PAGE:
June 3, 2019
By Jeffrey C. Krohn, OD, FAAO
Fig Garden Optometry, Fresno, CA
The rules have changed. “Managing an emerging pediatric myope” used to mean a patient in the daily schedule that took the least amount of time resulting in an eyeglass prescription. But now, with a myopia epidemic upon us, practitioners are called to intervene, stepping in with information and skill to “make a dent” in the refractive error universe by guiding these young eyes to avoid high myopia. But how do we fit it in, how can we create an action plan for efficient, clinically excellent orthokeratology care among the hustle and flow of a primary eye care optometric practice? While this is still a work-in-progress, I’d like to propose a blueprint.
Be Ready With Information
Without a prepared system, educating the purpose and process of orthokeratology to the parent and the child can destroy the office flow. Parents will want to know what impact this new approach will have on the family dynamic, the parent’s and child’s daily routine, and the family budget. The doctor can’t handle these “nuts and bolts.” You must delegate by having a trained staff member and educational materials ready. A short and “to the point” flyer or handout that directs patients to your online presence is extremely effective. Updates, changes, new videos, and links to other websites can all be managed more dynamically using an online repository of educational materials.
Be Efficient With the Schedule
It has been our experience that myopia management with orthokeratology is never done well if it commences at the “discovery visit” (typically an annual examination). Instead, we make a second appointment for a later day that will include training in lens wear and care. While we previously used a pre-configured trial lens set, we have been moving to a customized first pair approach. To emphasize the importance of the evaluation process, we also schedule the patient for appointments the morning after the evaluation, one week later and then one month later (i.e., the patient makes all four appointments at one time). This approach was not unfamiliar to us but is the same approach we use with refractive and cataract surgery patients.
When the patient comes in for the evaluation of orthokeratology lenses on the eye, the lenses have been pre-selected and prepared by the clinical team member. The evaluation of the lenses is typically straight forward. Almost every time the lenses have been designed and manufactured well and can be dispensed that day with instruction to wear the lenses that night and into the office the next morning.
We have created sub-categories within our scheduling template that directs the clinical team in advance to know which tests to perform for a given appointment. The “first morning” orthokeratology appointment is a “CL: response” appointment and the office team know that:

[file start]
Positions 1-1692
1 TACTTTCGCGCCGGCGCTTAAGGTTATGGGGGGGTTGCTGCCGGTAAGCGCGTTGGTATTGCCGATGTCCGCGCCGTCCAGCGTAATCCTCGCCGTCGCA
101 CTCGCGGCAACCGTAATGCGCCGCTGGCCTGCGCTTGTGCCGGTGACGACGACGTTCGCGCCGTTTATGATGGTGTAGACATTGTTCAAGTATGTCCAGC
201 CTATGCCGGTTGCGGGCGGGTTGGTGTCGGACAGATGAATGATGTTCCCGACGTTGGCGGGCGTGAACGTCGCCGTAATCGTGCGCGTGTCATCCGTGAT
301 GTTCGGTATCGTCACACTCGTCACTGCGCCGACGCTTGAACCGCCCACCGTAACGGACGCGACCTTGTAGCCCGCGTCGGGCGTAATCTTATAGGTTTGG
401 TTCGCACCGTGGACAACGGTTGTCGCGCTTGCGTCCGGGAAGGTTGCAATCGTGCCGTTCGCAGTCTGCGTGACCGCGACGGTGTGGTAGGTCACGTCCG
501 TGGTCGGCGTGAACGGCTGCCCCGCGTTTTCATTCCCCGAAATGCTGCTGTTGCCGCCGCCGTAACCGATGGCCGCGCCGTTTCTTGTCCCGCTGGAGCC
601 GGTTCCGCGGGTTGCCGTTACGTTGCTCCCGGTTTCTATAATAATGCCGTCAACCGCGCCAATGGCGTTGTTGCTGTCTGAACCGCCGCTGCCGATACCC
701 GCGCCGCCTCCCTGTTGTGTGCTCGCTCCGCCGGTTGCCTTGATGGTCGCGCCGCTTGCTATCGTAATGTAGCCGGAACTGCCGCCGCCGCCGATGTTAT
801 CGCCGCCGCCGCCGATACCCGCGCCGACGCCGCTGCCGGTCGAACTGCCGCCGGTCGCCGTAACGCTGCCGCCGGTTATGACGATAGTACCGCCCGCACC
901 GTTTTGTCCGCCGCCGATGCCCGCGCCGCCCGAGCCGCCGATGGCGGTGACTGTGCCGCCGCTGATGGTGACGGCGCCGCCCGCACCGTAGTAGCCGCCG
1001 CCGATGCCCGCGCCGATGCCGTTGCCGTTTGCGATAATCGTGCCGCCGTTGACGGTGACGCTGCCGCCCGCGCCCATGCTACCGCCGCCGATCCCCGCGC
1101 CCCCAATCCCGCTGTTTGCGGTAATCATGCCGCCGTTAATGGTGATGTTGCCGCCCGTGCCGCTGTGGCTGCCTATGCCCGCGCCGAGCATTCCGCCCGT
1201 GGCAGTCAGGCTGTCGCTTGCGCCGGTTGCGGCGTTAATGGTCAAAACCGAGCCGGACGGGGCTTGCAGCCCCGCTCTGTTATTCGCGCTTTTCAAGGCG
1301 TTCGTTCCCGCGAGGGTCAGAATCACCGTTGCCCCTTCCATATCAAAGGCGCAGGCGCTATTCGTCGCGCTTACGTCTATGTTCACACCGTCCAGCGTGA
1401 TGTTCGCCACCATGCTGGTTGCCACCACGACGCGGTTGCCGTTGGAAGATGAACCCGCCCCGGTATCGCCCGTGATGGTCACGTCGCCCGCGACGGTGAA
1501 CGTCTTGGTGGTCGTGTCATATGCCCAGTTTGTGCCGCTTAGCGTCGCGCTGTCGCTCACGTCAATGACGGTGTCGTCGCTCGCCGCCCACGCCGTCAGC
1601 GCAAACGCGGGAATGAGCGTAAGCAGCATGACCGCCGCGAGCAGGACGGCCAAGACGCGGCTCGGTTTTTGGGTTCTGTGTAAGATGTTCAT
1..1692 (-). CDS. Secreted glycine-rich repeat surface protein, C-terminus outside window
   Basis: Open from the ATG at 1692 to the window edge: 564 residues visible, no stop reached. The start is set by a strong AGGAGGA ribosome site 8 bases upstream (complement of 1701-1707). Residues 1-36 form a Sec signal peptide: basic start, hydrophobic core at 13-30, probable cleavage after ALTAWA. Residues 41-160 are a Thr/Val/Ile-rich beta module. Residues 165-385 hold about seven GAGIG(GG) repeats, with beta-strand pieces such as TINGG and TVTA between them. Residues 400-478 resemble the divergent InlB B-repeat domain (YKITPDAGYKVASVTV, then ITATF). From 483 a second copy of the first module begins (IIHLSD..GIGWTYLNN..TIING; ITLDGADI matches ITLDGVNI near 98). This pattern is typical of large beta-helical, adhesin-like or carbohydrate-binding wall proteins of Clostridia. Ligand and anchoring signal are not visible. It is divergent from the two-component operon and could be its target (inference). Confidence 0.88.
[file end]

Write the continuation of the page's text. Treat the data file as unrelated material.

- a) patients are to wear their lenses in for this appointment, b) an over-auto-refraction is done and c) visual acuity is taken with the lenses. The doctor evaluates the lenses on the eye, removing them to assess ocular health and refractive status. Resources (people and space) for instruction in proper lens wear and care are also reserved for that visit. For all subsequent orthokeratology appointments, the testing is reversed: a) the patient is to bring, not wear, the lenses into the office, b) an uncorrected acuity is taken and c) an auto-refraction without lenses is obtained. The doctor then evaluates the ocular surface and the refractive status, completing the visit by applying the lenses and evaluating them on the eye.
Note: We have found it very useful to create special appointment slots named “Consult:1” in our template. These spots are only available to patients who are being recalled for less than a month. Appointments greater than a month out (Consult: 2 and Consult:3) go into different slots. Each doctor has 2 or 3 of these Consult:1 slots in each 4-hour patient care block. Saving these spaces has allowed us to schedule patients back for visits within a short period without having to add them to an already full schedule. Also, if these spots are unfilled for a given day less than 36 hours in advance, we offer them to new patients who call and need a comprehensive eye and vision examination.
Be Smart With Fees
Orthokeratology has no appropriate CPT code; my advice is don’t use one. While unforeseen visits related to an ocular response would be appropriately coded using CPT and ICD-10-CM, all testing, services, and products related to orthokeratology are a private matter between you and your patients. We do not bill any insurance plan for services or materials related to orthokeratology unless the plan SPECIFICALLY states that doing so is allowed. Our office prefers to package orthokeratology as a 21-month package that includes initiation of care, all lenses needed to maximize treatment and then two pair of retainer lenses. Visits occur at three-month intervals. At the 24-month mark, patients move into an annual service fee. Be prepared to handle patients who either a) drop-out or b) break or lose lenses. There is no “perfect method” to handle the unexpected. However, it is very wise to have a policy in place that is “the strictest” you would be comfortable implementing and then exercise “grace” in specific situations as you see fit.
With a commitment to the best pediatric patient care and continuous improvement, your office can fit orthokeratology into its busy schedule just as you have incorporated glaucoma care, refractive surgery, cataract care, and retinal care. Incorporating orthokeratology for myopia management into your primary care optometric practice will pay great dividends for both your office and your pediatric patients.
Jeffrey C. Krohn, OD, FAAO, Diplomate (ABO and AAO), practices at Fig Garden Optometry in Fresno, California.